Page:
Campus restrooms shut down during class to deter vandalism


Bella Mora

On November 15, 2018, the upstairs C Hall boys’ restroom was shut down due to the amount of vandalism. Recently, Coppell High School administrators have been locking the doors to restrooms to deter attempts of vandalism.

Nolan Sanders, Staff Writer

On Nov. 15, the Coppell High School upstairs C hall boys’ restroom was closed and labeled “out of order” due to the destruction of urinals, plumbing, ceiling tiles and stall doors. It took nearly a month to complete and cost a significant amount of time and nearly $1,200 to repair and remained closed until Dec. 10.


In order to limit vandalism opportunities, and to enable Student Resource Officers (SRO’s) and CHS administration to keep a closer eye on bathrooms, custodians have begun locking certain bathrooms randomly during classes, while keeping a few open in the middle and on the ends of the building.


“We want to narrow the scope on this vandalism and who’s doing it, as well as where it’s occurring,” assistant principal Nick Coenraad said. “If we lock some of those bathrooms, we are giving vandals less time and less chances to vandalize.”


The vandalism by a few students has also brought on an inconvenience for all other students.


“[Locking the bathrooms during class periods] is smart because then there aren’t as many bathrooms to go break stuff in,” CHS senior Ian Olivas said. “Vandalizing the restrooms is pretty stupid, and there’s really no point at all. It just ruins it for the rest of us.”


Although certain bathrooms will be locked during classes, they will remain unlocked during the 10 minute passing periods.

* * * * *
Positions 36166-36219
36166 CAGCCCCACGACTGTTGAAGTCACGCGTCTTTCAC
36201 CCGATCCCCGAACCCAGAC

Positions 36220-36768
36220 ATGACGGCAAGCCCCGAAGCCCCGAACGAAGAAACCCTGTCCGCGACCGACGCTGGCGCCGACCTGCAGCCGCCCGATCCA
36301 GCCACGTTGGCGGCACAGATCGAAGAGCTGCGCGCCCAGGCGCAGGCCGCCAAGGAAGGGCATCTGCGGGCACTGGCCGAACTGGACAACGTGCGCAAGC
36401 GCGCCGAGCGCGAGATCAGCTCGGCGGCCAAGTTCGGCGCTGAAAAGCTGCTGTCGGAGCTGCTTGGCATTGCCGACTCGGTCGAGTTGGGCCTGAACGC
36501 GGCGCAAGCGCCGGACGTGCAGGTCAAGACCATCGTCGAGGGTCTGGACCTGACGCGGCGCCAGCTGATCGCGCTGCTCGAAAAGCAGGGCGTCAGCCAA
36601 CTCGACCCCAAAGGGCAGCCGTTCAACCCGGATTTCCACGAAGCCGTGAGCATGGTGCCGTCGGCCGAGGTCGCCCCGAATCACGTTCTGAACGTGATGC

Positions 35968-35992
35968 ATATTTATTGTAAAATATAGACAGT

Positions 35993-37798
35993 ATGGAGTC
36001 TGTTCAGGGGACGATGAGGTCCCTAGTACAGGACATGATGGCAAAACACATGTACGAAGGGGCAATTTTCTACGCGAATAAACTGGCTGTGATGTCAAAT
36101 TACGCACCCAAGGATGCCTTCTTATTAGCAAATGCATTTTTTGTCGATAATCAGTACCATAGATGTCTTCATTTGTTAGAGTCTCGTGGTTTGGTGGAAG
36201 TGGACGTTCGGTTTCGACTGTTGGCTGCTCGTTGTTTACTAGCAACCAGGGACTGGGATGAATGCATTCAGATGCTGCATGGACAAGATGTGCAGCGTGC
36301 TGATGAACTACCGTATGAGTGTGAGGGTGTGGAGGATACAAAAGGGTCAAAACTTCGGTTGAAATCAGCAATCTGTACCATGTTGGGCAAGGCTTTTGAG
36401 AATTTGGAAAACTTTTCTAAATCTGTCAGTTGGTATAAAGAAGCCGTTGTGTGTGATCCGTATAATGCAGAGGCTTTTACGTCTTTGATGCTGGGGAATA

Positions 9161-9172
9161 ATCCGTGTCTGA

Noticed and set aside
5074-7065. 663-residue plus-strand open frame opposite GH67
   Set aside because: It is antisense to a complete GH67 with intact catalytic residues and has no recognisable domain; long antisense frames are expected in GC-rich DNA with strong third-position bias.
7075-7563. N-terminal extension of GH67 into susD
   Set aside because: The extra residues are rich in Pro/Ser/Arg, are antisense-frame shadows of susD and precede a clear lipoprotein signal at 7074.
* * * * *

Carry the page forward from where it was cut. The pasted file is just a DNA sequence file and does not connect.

“Because there are so many people out in the halls during passing periods, it’s really necessary to unlock all of the bathrooms at that time,” Coenraad said. “But because we have APs, teachers and SROs monitoring the halls in that 10 minutes, it definitely discourages doing something wrong. Kids probably won’t vandalize property when there are students and administrators walking around and coming in and out of restrooms.”


While the foot traffic during passing periods has not been affected by this solution, it does affect the amount of time a student is absent from class on a restroom break.


“Administration told us this was going to happen, and it’s a good idea,” AP English teacher Linda Moore said. “But it does mean students take longer in the restrooms because they may have to walk to opposite hallways or go downstairs. All in all though, it is an effective solution.”


Coenraad has made it clear the solution of closing down bathrooms during class periods is not permanent.


“[Closing bathrooms] is only temporary, and it certainly isn’t ideal, but then again, neither is vandalism in the restrooms,” Coenraad said.